Is Deckard a Replicant? The question has been asked since Blade Runner was first released in 1982. Many people, including the director Ridley Scott and writer Paul M. Sammon, regard Deckard is a replicant.

  • With the 2007 release of the Final Cut, some say the argument can be finally put to rest. Ridley Scott, with full control of the media, has put/left in the unicorn dream sequence as Deckard is sitting at the piano daydreaming. Thus, at the end of the movie, Deckard's knowing nod when he picks up Gaff's origami unicorn and recollection of Gaff's last comment concerning Rachael signifies Deckard's own realization of the facts.
  • One interesting point that comes up is what Bryant really knows. Does Gaff know that Deckard is a replicant while Bryant does not? Or is it okay with Bryant that a replicant retirer is a replicant himself? As Deckard is looking over the Replicant profiles, the camera shows Bryant giving him strange looks as they discuss the four-year expiry of the Nexus-6.

Ridley Scott has mentioned this matter in several interviews. BBC News ran a story about this in 2000, where he concludes that Deckard is a replicant. [1]

Also in a interview Ridley Scott did in Wired magazine in 2007[2], he explained this matter:

Wired: It was never on paper that Deckard is a replicant.
Scott: It was, actually. That's the whole point of Gaff, the guy who makes origami and leaves little matchstick figures around. He doesn't like Deckard, and we don't really know why. If you take for granted for a moment that, let's say, Deckard is a Nexus 7, he probably has an unknown life span and therefore is starting to get awfully human. Gaff, at the very end, leaves an origami, which is a piece of silver paper you might find in a cigarette packet, and it's a unicorn. Now, the unicorn in Deckard's daydream tells me that Deckard wouldn't normally talk about such a thing to anyone. If Gaff knew about that, it's Gaff's message to say, "I've read your file, mate." That relates to Deckard's first speech to Rachael when he says, "That's not your imagination, that's Tyrell's niece's daydream." And he describes a little spider on a bush outside the window. The spider is an implanted piece of imagination. And therefore Deckard, too, has imagination and even history implanted in his head.

Blade Runner 2049 (2017)

The cameo by Edward James Olmos as Gaff provides us with hints at Deckard's identity. He tells K that there was "Something in his eyes" and how Deckard was "not one for this world".

Deckard is shown to be living in the wastes of Las Vegas. Because it was made inhabitable by a dirty bomb, one could assume Deckard a replicant due to his ability to survive in such a hostile environment. However, this can be countered by the fact that K's readings of the area prove that life can exist in Vegas once again. His response to K about whether his dog Bo is real ("I don't know. Ask Him.") seems to fall in line with the idea that Deckard's own nature, and the nature of others such as K, doesn't matter.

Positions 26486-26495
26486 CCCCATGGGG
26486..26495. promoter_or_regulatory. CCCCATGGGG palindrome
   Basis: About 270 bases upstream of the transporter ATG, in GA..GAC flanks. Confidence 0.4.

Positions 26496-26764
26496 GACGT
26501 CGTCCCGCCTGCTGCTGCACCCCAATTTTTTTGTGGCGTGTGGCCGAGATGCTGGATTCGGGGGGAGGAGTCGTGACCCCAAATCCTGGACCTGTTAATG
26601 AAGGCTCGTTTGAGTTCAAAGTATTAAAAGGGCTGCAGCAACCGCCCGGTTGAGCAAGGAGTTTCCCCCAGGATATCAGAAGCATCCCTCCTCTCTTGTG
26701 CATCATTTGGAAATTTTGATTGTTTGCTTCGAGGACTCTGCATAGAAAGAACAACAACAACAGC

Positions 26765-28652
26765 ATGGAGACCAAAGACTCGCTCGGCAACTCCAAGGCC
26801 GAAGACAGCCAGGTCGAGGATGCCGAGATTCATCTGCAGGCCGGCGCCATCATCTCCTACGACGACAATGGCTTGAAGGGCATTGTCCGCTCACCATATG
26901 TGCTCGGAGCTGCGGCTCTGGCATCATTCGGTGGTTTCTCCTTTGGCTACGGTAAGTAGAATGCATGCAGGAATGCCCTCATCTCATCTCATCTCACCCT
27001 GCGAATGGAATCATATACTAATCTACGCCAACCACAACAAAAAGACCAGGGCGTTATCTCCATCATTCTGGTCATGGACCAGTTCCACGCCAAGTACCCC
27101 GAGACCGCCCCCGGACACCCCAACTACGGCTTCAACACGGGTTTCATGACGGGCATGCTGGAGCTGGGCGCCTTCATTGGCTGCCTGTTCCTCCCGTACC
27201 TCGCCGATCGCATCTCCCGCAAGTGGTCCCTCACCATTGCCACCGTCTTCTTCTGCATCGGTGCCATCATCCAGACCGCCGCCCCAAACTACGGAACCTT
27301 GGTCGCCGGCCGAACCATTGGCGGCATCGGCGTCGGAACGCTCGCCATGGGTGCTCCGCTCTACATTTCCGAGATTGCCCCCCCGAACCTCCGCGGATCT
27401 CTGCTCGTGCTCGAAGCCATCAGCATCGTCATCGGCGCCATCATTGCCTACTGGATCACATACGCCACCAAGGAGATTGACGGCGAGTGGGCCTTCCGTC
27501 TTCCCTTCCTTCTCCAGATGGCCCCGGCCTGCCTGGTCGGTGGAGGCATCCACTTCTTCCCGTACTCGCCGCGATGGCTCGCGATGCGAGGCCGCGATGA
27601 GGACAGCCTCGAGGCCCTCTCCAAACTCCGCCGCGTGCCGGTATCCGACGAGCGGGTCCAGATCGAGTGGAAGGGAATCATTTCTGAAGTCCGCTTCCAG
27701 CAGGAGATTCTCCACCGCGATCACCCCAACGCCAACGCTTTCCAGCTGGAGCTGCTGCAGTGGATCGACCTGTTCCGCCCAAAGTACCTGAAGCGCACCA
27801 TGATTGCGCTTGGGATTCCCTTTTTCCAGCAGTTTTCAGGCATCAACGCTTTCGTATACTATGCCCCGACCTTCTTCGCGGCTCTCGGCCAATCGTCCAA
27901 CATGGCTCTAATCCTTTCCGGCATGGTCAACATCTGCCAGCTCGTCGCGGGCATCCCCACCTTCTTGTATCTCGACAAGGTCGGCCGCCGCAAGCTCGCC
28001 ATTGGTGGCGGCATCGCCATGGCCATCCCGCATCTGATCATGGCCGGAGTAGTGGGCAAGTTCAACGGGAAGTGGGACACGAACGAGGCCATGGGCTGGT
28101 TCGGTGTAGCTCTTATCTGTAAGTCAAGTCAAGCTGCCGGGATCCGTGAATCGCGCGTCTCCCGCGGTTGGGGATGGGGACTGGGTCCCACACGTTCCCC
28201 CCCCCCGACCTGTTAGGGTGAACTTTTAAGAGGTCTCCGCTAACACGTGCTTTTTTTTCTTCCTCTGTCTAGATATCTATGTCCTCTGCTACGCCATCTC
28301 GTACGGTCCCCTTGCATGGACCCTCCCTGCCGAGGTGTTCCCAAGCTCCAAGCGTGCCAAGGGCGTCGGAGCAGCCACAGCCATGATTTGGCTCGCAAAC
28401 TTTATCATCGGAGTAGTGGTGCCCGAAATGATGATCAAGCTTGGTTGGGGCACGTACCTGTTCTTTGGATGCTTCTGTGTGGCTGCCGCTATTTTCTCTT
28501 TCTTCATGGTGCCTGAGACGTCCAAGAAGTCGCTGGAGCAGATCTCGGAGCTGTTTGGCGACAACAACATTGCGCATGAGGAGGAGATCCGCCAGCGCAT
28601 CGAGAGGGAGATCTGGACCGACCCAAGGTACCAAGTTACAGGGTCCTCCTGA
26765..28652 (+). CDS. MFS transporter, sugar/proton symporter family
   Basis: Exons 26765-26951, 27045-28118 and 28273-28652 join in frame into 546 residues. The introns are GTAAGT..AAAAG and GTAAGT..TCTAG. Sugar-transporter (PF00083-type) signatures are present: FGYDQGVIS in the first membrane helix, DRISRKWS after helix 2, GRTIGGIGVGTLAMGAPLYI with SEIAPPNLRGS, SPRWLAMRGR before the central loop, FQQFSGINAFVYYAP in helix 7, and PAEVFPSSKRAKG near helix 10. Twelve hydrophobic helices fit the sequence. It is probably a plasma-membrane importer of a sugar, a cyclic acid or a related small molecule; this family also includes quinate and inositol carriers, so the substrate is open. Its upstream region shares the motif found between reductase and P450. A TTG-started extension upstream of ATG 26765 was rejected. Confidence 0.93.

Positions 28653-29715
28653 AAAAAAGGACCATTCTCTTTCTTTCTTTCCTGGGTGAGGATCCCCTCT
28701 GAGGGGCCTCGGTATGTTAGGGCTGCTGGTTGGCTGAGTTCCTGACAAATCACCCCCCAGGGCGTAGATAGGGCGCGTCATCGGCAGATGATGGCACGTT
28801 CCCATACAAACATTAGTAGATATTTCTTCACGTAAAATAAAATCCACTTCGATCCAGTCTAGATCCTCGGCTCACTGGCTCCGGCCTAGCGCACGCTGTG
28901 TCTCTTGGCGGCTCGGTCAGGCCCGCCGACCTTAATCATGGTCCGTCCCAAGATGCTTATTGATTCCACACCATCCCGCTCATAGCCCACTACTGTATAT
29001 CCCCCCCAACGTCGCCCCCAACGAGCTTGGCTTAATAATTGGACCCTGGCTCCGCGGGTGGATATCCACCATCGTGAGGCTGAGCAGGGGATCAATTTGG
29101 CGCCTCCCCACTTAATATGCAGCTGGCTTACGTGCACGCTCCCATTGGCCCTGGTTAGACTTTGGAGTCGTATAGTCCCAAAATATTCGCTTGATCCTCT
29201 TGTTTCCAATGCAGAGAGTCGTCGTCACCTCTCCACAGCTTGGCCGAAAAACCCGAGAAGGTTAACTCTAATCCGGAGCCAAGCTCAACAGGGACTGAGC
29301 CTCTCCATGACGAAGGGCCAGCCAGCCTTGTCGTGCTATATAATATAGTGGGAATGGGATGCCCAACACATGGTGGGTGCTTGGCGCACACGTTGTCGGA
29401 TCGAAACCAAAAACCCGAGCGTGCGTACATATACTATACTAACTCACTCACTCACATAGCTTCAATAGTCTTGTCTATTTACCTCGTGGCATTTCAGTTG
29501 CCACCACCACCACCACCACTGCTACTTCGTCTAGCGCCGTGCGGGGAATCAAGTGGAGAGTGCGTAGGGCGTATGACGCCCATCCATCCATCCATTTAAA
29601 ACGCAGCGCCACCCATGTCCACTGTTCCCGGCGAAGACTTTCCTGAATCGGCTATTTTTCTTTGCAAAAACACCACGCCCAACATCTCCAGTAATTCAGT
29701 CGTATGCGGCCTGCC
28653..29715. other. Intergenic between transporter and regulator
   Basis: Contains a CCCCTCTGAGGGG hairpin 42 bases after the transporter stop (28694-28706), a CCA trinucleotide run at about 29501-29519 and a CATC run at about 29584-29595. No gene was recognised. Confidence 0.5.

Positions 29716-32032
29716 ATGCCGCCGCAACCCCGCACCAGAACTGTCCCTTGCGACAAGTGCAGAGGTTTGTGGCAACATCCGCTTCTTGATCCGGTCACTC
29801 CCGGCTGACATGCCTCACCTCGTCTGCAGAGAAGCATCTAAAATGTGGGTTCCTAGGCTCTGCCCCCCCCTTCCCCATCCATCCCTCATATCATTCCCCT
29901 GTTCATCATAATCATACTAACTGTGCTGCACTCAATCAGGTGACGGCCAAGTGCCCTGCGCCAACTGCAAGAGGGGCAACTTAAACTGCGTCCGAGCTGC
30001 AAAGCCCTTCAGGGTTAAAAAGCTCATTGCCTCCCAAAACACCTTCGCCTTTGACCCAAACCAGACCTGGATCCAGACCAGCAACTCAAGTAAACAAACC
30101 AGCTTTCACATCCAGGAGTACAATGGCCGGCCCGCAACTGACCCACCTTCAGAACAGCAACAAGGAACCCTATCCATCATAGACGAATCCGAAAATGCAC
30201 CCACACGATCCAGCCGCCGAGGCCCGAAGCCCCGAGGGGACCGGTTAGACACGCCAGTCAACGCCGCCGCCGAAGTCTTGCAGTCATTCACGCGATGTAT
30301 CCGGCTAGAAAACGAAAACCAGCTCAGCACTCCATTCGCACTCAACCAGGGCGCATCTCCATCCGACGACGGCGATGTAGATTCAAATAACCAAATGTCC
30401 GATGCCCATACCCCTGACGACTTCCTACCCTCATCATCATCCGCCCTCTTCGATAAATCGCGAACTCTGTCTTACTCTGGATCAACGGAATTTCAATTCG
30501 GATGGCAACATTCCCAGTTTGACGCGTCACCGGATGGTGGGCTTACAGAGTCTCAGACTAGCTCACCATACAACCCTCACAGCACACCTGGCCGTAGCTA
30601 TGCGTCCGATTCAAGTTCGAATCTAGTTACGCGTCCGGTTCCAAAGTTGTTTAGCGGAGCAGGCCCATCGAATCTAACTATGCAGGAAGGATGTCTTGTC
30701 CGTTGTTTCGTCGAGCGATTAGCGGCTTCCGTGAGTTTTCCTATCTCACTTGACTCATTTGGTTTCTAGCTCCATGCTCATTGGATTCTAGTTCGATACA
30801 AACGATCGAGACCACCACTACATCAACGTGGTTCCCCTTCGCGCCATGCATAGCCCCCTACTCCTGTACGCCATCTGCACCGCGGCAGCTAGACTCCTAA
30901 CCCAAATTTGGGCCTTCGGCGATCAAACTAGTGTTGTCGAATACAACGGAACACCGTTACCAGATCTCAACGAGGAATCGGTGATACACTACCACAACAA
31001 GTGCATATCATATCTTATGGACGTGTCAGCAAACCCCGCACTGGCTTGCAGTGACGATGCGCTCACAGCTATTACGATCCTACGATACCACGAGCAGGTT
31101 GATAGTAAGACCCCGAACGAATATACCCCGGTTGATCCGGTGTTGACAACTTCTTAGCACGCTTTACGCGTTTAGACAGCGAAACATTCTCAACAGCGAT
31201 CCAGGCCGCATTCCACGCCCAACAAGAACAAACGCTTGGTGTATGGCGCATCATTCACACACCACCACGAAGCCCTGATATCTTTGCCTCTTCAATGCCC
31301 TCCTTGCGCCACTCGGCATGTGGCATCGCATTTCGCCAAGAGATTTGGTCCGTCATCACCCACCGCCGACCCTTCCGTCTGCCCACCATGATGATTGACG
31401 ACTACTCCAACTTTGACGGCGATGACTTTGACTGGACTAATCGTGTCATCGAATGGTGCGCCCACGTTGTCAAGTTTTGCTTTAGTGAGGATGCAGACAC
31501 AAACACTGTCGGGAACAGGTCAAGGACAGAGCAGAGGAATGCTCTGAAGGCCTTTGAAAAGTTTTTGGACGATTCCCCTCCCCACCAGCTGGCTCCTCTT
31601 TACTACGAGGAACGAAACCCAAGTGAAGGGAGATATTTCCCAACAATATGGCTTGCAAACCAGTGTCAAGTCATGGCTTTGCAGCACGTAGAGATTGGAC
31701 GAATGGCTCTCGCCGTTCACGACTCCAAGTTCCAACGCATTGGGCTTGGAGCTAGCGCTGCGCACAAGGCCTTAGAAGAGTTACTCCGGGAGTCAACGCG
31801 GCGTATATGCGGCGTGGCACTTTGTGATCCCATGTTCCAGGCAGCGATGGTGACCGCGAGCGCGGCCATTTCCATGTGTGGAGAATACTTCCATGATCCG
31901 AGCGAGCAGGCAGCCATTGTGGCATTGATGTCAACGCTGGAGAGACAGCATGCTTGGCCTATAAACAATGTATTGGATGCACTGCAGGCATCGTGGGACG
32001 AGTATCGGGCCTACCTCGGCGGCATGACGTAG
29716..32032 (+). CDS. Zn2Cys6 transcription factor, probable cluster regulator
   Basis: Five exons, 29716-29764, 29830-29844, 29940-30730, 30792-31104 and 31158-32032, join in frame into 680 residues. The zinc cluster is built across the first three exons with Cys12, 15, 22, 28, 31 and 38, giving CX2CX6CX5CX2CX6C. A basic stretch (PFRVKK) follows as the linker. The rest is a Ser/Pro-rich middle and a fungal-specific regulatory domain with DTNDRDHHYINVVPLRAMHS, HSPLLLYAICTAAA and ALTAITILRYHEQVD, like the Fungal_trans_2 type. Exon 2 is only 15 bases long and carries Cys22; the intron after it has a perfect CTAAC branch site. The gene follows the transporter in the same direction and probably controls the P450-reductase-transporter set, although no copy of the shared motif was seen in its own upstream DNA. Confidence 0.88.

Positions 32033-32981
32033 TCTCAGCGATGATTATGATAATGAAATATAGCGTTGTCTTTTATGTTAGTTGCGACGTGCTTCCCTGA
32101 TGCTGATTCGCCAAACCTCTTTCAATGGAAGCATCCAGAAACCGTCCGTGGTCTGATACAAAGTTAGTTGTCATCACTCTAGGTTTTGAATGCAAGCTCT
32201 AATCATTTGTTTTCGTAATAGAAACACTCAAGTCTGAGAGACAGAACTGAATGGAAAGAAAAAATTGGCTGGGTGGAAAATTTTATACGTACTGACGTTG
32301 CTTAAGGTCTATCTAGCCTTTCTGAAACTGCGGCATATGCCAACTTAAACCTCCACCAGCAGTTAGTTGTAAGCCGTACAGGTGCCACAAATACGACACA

The conversation between Deckard and Wallace in the third act of the film mirrors the questions we ask ourselves about Deckard. Wallace offers up the idea that Deckard may have been designed to fall in love with Rachael in order to create a replicant child as part of Eldon Tyrell's grand plan. He immedietly puts doubt into Deckard's own self-identity by questioning his own statement:

"Did it never occur to you that is why you were summoned in the first place? Designed to do nothing short of fall for her then and there? All to make that single perfect specimen. That is, if you were designed. Love, or mathematical precision? Yes? No?"
Thus, the writing provides us with no clear answer and only serves to remind us that there isn't a clear answer and, perhaps, that the question might not matter much in the first place. Jared Leto, who portrayed Niander Wallace, did have this to say about his knowledge of Deckard:
"Denis gave me a great gift. I see inside of Deckard, and [I asked] Denis, ‘Well, what do I see?’ And he takes a long pause, and he goes, ‘It’s your decision to make.’ So in a funny way, besides Deckard himself, I may be the only person who knows. [Denis] says, ‘You can decide. It’s up to you to decide.’
"I know Ridley has one opinion. Harrison has another. Denis has another. But he said to me, since I’m the one who actually scans his brain and looks inside, that I can make the decision, so now I get to hold this secret with me.”[3]

Deckard as a Human

Many people involved in the original movie maintain that Deckard is human including Harrison Ford and the screenwriter Hampton Fancher. In the original Philip K. Dick novel, Deckard seems to be human and passes the Voight-Kampff test. Ford and Scott continue to argue about the issue to this day.

The original theatrical release did not include the unicorn daydream, so the evidence for Deckard as a replicant is weakest in this version. This version also had an extensive voice over by Harrison Ford, further adding to Deckard's character and history. With this, the original indicates he is a human.

Deckard has a history with the LAPD, and he retired from the police force some time before the events of 2019. This can be attributed as falsified memories as well, and so can be counted as evidence for both.

Denis Villeneuve, the director of the sequel, declined to take sides in the debate, saying "I enjoyed the ambiguity and I did not want to ruin the mystery for fans."



  1. BBC News: Blade Runner riddle solved
  2. "Q&A: Ridley Scott Has Finally Created the Blade Runner He Always Imagined" Wired Magazine, Sept. 2007

External links